You complain about the lack of suitable punishment after 5 separate investigations, perhaps there have been more, I spend as much of my time as possible studying science, but lets say 5, therefore, apparently, you reject all the investigations. At some point I think you might expect to be ridiculed.  What would be good enough for you? 

What authority would you have do an investigation that you would be satisfied with? What would they investigate?  Why?

November 17, 2010    View Comment    

On Stewart Brand: Fearless Follower of Lovelock, not science

Let's check with the Denier In Chief, I mean, let's see what the person some would say is the Denier in Chief has to say about the use of the word "denier" in this post.  David has described the book The Climate Caper as being "typical denier claptrap":

Dr. Richard Lindzen has been saying in interviews that he prefers the term "denier".  For instance, here he is on the BBC.

BBC "One Planet" show interviewer Michael Williams:  "Professor, I described you a little earlier as a 'climate skeptic', a shorthand for which I hope you will forgive me.  I'm sure you don't doubt the existence of the climate itself....

Lindzen:  "Well you know I also don't like that word particularly.  

Williams:  "So what should I use?"

Lindzen:  "Well, its a good question.  Let me explain why I don't like it.  You know to be skeptical assumes there is a strong presumptive case, but you have your doubts.  I think we're dealing with a situation where there's not a strong presumptive case."

[they drift off into peripheral discussion then come back]

Williams
:  "OK, you don't like the word 'skeptic'.  Do you have a suggestion?  I've read a couple of suggestions. 'Denier' is apparently unacceptable...."

Lindzen
:  "Yeah well, I actually like 'denier'.  That's closer than 'skeptic'.  Realist is also not bad"

[ the interview then moved on.... ]

Dr. Lindzen's idea of what the word 'skeptic' means is not shared by very many, if anyone.  He's invented it for the occasion.  Lindzen wants to score a point against climate science and in the process reveals something about himself.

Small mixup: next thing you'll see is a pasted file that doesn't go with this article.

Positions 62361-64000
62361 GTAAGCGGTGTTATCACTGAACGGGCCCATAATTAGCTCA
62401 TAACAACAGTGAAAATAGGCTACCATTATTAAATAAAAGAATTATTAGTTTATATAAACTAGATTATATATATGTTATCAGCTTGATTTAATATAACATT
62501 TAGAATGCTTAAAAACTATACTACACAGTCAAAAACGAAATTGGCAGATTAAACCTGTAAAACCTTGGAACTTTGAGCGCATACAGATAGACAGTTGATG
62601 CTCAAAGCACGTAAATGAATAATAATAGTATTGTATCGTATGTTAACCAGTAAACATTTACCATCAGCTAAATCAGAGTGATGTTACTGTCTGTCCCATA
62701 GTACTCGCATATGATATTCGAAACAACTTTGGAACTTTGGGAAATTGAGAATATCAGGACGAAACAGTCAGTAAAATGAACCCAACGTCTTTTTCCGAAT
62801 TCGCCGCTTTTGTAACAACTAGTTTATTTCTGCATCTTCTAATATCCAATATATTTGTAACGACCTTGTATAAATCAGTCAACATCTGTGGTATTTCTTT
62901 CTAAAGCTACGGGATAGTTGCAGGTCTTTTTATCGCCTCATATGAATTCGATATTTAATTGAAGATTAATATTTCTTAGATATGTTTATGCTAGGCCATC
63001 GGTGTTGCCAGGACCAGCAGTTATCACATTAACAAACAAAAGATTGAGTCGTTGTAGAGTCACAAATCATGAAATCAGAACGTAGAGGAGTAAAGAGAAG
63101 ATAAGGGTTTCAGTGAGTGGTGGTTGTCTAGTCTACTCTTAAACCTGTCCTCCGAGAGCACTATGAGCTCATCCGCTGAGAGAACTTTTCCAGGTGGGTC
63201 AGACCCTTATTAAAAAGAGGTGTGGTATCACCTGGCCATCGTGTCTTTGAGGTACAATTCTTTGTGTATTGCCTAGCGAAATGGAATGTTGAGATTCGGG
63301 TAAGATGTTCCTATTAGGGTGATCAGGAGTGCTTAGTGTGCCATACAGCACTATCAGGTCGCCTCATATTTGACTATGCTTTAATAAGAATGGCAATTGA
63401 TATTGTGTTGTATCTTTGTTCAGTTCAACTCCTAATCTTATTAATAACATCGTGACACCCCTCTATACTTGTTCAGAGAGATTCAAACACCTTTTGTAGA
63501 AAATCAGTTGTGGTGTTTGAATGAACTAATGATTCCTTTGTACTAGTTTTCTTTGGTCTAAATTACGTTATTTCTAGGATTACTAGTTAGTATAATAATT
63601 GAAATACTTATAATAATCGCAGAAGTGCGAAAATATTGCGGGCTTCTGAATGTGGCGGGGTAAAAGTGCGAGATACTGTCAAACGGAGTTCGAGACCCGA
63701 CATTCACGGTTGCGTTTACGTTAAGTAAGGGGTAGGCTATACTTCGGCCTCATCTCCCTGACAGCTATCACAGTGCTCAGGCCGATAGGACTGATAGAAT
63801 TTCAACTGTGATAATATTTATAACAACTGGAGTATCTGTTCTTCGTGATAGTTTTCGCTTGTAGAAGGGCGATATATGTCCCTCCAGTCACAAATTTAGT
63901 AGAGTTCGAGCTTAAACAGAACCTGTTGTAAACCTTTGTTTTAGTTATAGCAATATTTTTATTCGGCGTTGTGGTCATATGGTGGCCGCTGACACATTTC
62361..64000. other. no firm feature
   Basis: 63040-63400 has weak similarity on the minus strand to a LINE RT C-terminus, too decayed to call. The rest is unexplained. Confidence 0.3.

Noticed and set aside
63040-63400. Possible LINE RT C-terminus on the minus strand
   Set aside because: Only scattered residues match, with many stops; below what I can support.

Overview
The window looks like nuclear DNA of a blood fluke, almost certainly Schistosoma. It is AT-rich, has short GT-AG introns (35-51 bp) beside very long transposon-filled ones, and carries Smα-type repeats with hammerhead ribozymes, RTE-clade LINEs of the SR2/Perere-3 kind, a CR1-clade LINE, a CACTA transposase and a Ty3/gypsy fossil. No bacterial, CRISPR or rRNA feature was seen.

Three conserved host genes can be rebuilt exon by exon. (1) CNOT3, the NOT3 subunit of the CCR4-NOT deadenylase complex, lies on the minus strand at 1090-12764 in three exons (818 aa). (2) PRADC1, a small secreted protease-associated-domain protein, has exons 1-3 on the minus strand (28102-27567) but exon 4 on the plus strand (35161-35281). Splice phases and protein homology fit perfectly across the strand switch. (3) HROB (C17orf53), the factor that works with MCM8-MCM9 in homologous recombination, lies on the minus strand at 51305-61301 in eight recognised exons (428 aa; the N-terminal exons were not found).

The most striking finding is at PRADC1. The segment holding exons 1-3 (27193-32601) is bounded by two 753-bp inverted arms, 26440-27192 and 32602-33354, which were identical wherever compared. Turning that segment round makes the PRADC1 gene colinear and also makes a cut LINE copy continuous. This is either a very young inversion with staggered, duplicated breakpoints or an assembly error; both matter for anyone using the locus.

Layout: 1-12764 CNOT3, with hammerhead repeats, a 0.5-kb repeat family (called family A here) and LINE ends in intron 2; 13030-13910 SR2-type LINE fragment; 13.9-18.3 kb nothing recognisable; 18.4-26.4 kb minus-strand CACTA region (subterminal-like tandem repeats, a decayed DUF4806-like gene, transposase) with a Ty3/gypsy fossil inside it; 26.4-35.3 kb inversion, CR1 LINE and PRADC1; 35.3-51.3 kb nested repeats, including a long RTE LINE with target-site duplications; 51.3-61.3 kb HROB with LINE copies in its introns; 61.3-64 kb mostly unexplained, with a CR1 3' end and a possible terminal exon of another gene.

I turned to the online Oxford Dictionary, which says a 'skeptic' is:  "1.  a person inclined to question or doubt accepted opinions".

And Google Dictionary which says:  "1. A person inclined to question or doubt all accepted opinions".

Is there an echo in here?  Moving right along. 

Scientists would expand on this definition.  They tend to use the word 'skeptic' or 'skeptical' to define themselves.  They cultivate a 'skeptical' attitude.  They view the work of their colleagues skeptically.  They do their best to shoot it down.  Scientists who successfully prove that all the other scientists in their field didn't have the slightest clue about something, by explaining observations in a way no one thought of before are the scientists the other scientists hold in the highest regard.  Consider:  Einstein. 

It is worth noting what the popular dictionaries say next, after the most popular definition, on 'skeptic':  Google says it is 'a person who doubts the truth of Christianity and other religions', and Oxford fleshes out its #1 definition by saying 'a person who doubts the truth of Christianity....'  

Go back and look at Lindzen's definition - he says you can only be skeptical about some theory that that has a "strong presumptive case" going for it.  'Skeptic' as defined by these two dictionaries, is someone who doubts something that is generally accepted, not something that has a 'strong presumptive case', going for it.  As you wade into the definitions, you find the second most generally accepted usage involves 'skepticism' of religion.  Religion, which is founded on faith rather than evidence, does not even pretend to have a strong presumptive case going for it. 

Now consider the meaning of Lindzen's preferred word:  "deny"

Oxford:  [with object] refuse to admit the truth or existence of

Google:  1. Refuse to admit the truth or existence of (something)

Lindzen makes a Freudian, or pehaps I should say Fourier-an? slip here.  (Fourier is generally credited with the discovery of the greenhouse effect)   Lindzen's preference for the word 'denier' shows he understands that it is truth that he is refusing to admit the existence of, rather than he is actually skeptical of anything.